Research on Public Health Services and Systems Shows Promise

By Krisberg, Kim | The Nation's Health, March 2013 | Go to article overview

Research on Public Health Services and Systems Shows Promise


Krisberg, Kim, The Nation's Health


IN NEW Hampshire, the public health infrastructure is much like the state's size: Small. There are only two comprehensive local health departments and without sales or income tax, funding resources can be scarce.

As such, local public health efforts depend heavily on formal and informal linkages between community-based organizations and the state health department. And with limited resources, effectiveness is crucial. Such was the case when the state received funding from the U.S. Substance Abuse and Mental Health Services Administration to address New Hampshire's underage and binge drinking problem. To tackle the problem, the state was divided into 10 regions, where regional coordinators were funded to build local prevention networks, according to APHA member Lea Ayers LaFave, PhD, RN, a senior project director for John Snow Inc. at New Hampshire's Community Health Institute.

"We were charged with developing these networks starting with pretty much nothing, so we wanted to track their development as they were put into place and as they matured over time," LaFave said. "The resources being put into play are actually coming from the community, and so any way that the community can see and get feedback about the connections they're making, that just helps feed the fire."

To stoke the prevention flames, LaFave turned to a young field of research known as public health services and systems research, which addresses the organization, structure, financing and delivery of public health services and their impact on people's health. Specifically, she connected with a researcher in the field who had developed a tool for measuring collaboration among organizations that comprise a public health system. By pinpointing gaps in community connections, the tool aids regional networks in ensuring that all the necessary community components are represented to effectively prevent underage drinking, LaFave said.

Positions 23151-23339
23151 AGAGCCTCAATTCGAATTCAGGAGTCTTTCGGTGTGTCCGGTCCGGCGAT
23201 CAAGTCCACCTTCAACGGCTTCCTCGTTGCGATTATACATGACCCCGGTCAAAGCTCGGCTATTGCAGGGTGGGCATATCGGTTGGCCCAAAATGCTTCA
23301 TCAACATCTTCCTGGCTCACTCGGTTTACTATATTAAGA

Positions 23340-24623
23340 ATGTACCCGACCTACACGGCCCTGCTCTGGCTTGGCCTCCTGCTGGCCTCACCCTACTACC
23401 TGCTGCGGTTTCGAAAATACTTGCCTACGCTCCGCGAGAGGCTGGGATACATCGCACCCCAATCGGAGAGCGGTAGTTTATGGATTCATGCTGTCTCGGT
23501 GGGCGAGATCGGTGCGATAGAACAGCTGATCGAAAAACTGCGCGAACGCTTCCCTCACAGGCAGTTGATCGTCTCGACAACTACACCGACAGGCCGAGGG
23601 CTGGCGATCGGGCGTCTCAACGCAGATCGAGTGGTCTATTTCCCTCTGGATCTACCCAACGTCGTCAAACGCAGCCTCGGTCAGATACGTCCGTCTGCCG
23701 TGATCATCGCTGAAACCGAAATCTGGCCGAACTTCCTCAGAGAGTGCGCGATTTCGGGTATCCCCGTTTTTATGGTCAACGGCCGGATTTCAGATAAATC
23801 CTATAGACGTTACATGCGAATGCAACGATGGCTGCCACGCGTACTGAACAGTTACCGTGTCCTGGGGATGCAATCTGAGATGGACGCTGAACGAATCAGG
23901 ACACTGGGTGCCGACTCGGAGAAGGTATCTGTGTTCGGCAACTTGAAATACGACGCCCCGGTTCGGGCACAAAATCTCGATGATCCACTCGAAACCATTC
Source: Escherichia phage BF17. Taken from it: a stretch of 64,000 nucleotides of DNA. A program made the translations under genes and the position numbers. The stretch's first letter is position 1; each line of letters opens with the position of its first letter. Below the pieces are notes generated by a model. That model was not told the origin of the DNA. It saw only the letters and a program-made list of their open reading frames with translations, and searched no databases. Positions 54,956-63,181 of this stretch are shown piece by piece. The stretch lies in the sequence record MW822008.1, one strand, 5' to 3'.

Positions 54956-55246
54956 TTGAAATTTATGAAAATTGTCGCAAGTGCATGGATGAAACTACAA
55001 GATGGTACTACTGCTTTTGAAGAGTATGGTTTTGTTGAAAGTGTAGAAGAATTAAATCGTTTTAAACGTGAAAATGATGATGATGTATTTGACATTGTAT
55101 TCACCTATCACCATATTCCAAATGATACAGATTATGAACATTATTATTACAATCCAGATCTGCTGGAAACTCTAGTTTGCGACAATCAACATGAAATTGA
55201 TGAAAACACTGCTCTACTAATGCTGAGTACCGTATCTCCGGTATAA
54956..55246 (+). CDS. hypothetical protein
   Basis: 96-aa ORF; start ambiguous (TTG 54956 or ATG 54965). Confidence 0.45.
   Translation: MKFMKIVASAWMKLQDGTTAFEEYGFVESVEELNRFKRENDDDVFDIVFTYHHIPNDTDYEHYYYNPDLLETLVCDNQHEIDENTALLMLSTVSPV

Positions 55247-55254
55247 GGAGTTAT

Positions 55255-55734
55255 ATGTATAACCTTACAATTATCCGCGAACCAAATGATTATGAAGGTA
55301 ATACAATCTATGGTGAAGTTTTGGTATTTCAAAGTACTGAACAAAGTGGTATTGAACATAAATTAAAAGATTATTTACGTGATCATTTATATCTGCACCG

"We can help organizations see themselves as part of a bigger entity," she told The Nations' Health. "There's something very profound about seeing the connections or the lacks of connections when you look at the (data)."

New Hampshire is just one of many communities now benefiting from public health services and systems research. Unlike other realms of public health research that focus on discovering interventions, the heart of public health services and systems research lies in translation--in other words, "once we know what programs and policies work to improve health, how do we organize, finance and deliver them in the most efficient ways," said APHA member Glen Mays, PhD, MPH, a co-principal investigator with the National Coordinating Center for Public Health Services and Systems Research at the University of Kentucky, which began in 2007 with funding from the Robert Wood Johnson Foundation. While Mays said the field is still emerging, "it's one that actually has a long tail." He noted that during the early 20th century, researchers were already studying how to best organize and finance municipal health departments--in fact, he said APHA conducted similar research in the 1950s.

The research field is gaining more and more practitioners as well. For example, the research nonprofit AcademyHealth hosts a Public Health Systems Research Interest Group that now boasts more than 2,700 members

"We need this kind of research, especially as public health is redefining its roles and responsibilities in the context of a new health system," said Mays, who is also a professor of health services and systems research at the University of Kentucky College of Public Health. "There's a need, particularly now, for a continuous cycle of studying implementation and feeding back those results as quickly as we can to create a learning public health system."

Another aspect that sets the research apart is its hyper-responsiveness to community needs. Public health services and systems researchers engage public health practitioners on the front end "to build a research agenda that focuses on the questions that are germane and relevant to what practitioners are actually seeing and challenged by in the field," said APHA member Paul Campbell Erwin, MD, DrPH, a co-principal investigator with the coordinating center and director of the University of Tennessee's Center for Public Health. …

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